The critical materials that make up EV batteries are in high demand and can be difficult to procure. The Li-Cycle project will use a technique called hydrometallurgical recycling to efficiently recover battery-grade lithium carbonate, cobalt sulfate, nickel sulfate, and other critical materials from manufacturing scrap materials and used batteries. Li-Cycle’s hydrometallurgical process will recover these critical battery materials with high efficiency and with low energy use, operational costs, and emissions. The final product will be a U.S.-made supply of battery-grade critical materials. 

The project has secured several supply agreements for recycled lithium-ion battery feedstock across the United States and Canada as the North American battery supply chain grows. As part of Li-Cycle's proprietary Spoke & Hub Technologies™ model, source materials will be aggregated and processed into black mass (recycled lithium-ion battery feedstock) at four current operational sites throughout North America – including from Rochester; Gilbert, Arizona; Tuscaloosa, Alabama; and Kingston, Ontario – and shipped to the Rochester Hub facility for additional processing. Li-Cycle has commercial agreements in place with battery companies in the United States, such as LG Energy Solution, Ltd., and EV manufacturers, for source materials as part of its efforts to enable a closed-loop supply chain for lithium-ion batteries and their component critical materials. The growing electrification of the U.S. transportation sector, and particularly the rise in EV sales, is expected to result in strong U.S. demand for domestically manufactured critical materials. Since President Biden took office, domestic EV sales have tripled and there have been 82 processing and manufacturing announcements, representing over $96 billion in investments. These investments in our industrial capacity will leave our economy better positioned to innovate, weather future shocks, and help all Americans thrive.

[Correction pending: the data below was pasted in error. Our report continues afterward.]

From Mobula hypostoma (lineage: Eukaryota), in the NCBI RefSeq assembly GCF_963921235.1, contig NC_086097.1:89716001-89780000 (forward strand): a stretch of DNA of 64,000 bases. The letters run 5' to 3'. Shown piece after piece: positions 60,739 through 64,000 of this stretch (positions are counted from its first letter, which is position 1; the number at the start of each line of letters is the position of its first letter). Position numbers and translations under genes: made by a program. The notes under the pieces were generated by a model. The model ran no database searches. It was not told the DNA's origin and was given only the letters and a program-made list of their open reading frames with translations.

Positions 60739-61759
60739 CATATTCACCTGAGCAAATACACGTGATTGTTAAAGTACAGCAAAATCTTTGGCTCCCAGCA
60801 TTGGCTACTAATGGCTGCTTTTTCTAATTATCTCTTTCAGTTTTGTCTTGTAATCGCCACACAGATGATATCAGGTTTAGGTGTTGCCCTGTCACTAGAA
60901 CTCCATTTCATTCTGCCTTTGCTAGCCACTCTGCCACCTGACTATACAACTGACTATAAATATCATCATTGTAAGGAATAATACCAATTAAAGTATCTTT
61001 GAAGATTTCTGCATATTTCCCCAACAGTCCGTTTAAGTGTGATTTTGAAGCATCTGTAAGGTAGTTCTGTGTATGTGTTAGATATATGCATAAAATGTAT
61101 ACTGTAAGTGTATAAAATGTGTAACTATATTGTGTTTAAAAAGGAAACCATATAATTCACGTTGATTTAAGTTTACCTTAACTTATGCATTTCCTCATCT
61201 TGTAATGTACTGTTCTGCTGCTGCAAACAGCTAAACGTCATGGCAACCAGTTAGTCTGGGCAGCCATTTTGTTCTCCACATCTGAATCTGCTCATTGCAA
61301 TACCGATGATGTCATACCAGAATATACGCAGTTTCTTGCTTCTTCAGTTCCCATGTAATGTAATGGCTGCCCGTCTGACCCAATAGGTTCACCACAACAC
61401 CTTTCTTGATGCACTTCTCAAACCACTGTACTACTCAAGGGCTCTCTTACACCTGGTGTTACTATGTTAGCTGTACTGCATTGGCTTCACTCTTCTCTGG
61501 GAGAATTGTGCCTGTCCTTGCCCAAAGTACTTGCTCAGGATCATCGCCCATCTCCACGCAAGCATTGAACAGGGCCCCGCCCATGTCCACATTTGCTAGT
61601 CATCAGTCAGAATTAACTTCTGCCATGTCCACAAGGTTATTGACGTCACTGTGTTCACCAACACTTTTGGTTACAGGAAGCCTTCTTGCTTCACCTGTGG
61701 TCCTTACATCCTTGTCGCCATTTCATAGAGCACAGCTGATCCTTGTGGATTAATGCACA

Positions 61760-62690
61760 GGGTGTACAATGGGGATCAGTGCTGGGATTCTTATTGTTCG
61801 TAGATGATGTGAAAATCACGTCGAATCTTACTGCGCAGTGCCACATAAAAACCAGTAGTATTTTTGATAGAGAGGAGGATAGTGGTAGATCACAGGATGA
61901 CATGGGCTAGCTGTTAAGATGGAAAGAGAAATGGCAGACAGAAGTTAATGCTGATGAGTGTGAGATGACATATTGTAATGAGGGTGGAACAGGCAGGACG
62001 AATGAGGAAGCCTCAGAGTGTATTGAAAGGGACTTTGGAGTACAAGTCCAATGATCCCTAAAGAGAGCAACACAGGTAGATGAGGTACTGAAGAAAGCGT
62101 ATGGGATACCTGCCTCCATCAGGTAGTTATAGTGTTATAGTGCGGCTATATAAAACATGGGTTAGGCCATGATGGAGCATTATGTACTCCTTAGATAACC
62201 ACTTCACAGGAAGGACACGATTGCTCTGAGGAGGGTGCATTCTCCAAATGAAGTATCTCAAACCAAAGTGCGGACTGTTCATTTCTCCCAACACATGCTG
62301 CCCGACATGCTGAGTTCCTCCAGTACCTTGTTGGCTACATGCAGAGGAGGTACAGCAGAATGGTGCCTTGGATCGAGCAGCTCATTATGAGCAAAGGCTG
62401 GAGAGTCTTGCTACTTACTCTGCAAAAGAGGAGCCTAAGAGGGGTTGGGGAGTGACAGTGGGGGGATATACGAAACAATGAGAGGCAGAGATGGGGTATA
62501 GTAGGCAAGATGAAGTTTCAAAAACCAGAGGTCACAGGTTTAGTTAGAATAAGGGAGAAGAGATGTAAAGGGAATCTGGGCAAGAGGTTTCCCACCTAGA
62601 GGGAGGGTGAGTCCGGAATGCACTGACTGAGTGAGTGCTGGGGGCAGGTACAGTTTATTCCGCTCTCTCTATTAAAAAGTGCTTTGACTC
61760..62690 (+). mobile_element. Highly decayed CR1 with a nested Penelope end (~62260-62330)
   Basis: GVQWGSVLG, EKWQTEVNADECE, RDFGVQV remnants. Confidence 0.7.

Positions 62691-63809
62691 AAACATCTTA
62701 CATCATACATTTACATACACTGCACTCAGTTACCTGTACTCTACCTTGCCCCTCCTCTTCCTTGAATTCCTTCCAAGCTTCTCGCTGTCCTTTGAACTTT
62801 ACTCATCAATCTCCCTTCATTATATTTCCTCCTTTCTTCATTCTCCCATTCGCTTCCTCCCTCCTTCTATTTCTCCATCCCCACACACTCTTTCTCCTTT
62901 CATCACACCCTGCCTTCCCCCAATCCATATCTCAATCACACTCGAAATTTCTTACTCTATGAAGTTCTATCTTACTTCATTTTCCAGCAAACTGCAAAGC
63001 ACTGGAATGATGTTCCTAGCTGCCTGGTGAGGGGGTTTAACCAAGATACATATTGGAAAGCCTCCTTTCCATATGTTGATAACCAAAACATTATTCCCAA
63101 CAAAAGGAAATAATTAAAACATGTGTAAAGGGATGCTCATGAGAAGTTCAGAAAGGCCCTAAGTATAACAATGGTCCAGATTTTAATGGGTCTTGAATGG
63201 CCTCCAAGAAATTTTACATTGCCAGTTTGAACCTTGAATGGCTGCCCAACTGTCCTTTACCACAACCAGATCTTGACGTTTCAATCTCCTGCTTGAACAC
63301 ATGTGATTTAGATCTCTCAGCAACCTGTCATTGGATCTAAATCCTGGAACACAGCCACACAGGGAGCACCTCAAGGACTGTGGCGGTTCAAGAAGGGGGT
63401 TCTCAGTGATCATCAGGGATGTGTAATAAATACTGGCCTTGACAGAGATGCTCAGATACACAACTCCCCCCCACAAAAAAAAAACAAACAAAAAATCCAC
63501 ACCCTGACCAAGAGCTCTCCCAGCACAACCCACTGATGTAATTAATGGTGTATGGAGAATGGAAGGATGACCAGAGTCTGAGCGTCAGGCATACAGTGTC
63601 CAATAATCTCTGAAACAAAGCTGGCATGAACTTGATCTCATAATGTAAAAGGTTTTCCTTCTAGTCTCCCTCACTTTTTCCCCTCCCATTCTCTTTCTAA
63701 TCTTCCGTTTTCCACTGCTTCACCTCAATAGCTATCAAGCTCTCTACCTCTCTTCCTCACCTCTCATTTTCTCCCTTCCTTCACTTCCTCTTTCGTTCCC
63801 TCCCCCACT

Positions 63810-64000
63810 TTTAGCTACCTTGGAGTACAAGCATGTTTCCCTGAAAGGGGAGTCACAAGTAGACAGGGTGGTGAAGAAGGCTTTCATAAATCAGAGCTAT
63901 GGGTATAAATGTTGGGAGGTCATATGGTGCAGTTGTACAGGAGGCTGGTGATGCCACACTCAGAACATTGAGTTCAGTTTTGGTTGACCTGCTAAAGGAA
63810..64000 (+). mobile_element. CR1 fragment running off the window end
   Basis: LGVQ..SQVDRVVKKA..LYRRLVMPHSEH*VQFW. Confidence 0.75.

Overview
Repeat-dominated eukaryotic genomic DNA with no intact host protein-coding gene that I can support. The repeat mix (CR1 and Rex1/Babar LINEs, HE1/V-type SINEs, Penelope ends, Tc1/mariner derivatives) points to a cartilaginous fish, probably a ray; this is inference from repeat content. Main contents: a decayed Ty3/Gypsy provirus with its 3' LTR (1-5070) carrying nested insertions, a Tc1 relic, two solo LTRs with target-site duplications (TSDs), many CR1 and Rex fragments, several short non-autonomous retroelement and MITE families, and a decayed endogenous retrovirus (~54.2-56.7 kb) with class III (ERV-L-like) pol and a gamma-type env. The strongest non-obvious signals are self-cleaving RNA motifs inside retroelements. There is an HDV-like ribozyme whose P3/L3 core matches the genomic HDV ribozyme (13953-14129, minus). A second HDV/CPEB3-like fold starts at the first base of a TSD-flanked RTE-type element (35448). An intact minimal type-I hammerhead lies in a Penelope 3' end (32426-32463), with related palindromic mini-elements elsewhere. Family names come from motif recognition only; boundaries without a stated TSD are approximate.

The Biden-Harris Administration has identified strengthening the country’s critical mineral supply chain as an important step toward securing America’s energy independence. Last year, DOE announced a comprehensive strategy to secure the nation’s clean energy supply chain. A core focus of the strategy is increasing the availability of the critical materials that are essential components of clean energy technologies. Currently, a handful of countries control most of the global battery recycling supply chain, with China dominating lithium carbonate refining markets. Li-Cycle expects its facility to be the first source of recycled battery-grade lithium carbonate in North America, in support of the Administration’s efforts to ensure that the clean energy transition is powered by America’s workers and American manufacturing.

While this conditional commitment demonstrates the Department’s intent to finance the project, several steps remain for the project to reach critical milestones, and certain conditions must be satisfied before the Department issues a final loan.

Learn more about LPO’s critical materials projects

 

Jigar Shah
Director of the Loan Programs Office